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How Democrats have lost, while Republicans haven’t gained — in 3 charts

Democrats have a lost a step in the eyes of Americans on some leading issues since holding the White House and Senate nearly a year ago. But Republicans haven't improved their standing on those same fronts, all according to new data from Gallup released Monday.

When it comes to the question of which party is better able to to maintain U.S. prosperity, the percentage who say Democrats has dropped nearly 10 points since September 2012. But the percentage who say Republicans has barely moved.


On national security, we see the same pattern — a drop in support for Democrats paired with no change for Republicans.


Finally, on whichever issue Americans judge to be the nation's most important problem, support for Democrats has, you guessed it, dropped. And in this case, so has support for Republicans.


On at least the national security and prosperity fronts, Republicans have pulled ahead in the head-to-head matchup by virtue of Democratic losses — not a bad position to be in, on the whole.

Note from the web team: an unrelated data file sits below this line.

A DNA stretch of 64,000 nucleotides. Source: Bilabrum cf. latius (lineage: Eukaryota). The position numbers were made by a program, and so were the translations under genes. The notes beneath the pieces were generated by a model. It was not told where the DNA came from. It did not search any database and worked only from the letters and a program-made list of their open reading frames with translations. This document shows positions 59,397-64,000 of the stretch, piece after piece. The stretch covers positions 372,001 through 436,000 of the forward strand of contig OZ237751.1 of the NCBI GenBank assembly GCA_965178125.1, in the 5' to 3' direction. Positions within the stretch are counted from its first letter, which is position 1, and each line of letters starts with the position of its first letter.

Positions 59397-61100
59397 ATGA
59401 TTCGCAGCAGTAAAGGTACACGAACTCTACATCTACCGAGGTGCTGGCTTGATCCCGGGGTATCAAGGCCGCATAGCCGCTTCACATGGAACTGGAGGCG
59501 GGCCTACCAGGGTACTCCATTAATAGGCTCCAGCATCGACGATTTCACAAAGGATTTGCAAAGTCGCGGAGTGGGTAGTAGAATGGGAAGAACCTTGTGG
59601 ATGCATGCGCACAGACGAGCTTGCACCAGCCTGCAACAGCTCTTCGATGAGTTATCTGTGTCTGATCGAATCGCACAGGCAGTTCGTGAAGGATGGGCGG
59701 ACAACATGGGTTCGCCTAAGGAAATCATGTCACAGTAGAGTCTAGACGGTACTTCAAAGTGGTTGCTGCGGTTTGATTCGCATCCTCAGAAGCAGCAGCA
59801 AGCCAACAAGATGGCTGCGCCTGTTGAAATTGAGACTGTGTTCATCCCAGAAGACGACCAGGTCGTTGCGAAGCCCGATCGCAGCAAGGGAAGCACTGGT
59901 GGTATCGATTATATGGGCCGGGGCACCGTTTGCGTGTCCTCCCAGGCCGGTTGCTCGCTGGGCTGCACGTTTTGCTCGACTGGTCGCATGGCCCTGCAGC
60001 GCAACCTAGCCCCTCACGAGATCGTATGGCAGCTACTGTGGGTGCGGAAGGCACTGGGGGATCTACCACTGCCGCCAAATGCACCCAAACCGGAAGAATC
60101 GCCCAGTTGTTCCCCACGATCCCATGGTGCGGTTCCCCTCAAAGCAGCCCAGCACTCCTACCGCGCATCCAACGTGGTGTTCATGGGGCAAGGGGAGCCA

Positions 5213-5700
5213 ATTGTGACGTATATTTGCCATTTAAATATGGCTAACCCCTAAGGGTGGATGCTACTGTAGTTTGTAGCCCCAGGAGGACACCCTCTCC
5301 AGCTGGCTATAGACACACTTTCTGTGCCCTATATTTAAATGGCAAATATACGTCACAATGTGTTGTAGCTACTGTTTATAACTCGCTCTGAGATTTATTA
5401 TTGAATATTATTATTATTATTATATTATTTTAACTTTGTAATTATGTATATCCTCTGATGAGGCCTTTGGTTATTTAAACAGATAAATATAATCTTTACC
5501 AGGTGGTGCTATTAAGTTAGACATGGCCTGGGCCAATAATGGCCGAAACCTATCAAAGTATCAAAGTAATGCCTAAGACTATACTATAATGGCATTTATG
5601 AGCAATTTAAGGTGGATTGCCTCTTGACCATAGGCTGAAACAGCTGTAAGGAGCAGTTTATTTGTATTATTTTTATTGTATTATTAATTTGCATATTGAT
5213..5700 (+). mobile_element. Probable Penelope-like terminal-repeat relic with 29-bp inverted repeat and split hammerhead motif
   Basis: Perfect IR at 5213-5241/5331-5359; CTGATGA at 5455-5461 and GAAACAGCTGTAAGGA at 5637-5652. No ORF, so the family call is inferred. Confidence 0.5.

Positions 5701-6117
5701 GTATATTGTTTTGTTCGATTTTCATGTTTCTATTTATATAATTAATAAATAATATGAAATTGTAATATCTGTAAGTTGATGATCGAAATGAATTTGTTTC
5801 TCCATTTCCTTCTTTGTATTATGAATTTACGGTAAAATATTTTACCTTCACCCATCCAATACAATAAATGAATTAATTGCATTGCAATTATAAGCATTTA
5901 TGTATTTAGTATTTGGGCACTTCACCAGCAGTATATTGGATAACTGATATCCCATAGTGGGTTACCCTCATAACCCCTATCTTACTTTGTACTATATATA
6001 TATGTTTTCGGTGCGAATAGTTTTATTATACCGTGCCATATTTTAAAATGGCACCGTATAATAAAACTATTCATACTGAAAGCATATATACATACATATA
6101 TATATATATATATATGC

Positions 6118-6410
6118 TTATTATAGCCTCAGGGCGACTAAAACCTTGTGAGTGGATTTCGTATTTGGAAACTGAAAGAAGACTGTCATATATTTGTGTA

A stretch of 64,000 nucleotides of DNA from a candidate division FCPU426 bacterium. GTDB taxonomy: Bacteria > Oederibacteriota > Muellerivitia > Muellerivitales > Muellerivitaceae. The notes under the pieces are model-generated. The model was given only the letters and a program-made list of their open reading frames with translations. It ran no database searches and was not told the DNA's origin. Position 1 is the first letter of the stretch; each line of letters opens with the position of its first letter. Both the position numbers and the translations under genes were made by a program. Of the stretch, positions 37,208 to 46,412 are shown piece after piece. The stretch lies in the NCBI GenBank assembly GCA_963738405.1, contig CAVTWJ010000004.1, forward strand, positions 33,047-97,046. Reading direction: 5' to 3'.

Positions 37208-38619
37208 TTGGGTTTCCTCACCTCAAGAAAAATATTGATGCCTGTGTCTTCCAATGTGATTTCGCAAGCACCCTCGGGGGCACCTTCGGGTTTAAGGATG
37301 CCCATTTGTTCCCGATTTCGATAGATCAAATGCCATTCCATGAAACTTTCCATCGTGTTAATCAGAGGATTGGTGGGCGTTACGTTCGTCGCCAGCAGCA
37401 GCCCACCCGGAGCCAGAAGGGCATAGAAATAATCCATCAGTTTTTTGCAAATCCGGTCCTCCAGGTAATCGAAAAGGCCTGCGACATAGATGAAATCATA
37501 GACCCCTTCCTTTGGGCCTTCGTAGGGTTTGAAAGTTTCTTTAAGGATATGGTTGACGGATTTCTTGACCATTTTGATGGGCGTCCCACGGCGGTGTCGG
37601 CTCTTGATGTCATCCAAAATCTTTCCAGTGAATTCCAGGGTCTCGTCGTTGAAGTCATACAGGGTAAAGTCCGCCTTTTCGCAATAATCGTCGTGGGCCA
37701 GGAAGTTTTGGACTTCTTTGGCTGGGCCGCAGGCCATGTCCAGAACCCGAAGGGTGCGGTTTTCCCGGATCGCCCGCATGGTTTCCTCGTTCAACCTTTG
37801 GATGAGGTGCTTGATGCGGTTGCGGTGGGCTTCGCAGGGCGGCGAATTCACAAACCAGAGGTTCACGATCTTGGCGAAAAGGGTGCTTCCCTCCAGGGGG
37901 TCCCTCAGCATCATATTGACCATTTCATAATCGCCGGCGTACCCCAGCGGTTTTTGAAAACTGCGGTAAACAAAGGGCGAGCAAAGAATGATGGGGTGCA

But the data also suggest that Republicans have not convinced those frustrated with Democrats to be satisfied with Republicans.

Consider that on the prosperity question, the percentage who either expressed no opinion or who say there would be no difference between the two parties has doubled from seven percent to 14 percent. And the "neither/no difference" option on the "most important problem" question is higher than it's been since 1994.

For a Republican Party trying to rebuild itself after a disappointing election, that's not an encouraging sign.

Nor should Democrats be encouraged by the poll, given its lost ground. As for the Democratic woes, it's a stark reminder that things can change in a hurry even after a big election victory.

Sean Sullivan has covered national politics for The Washington Post since 2012.



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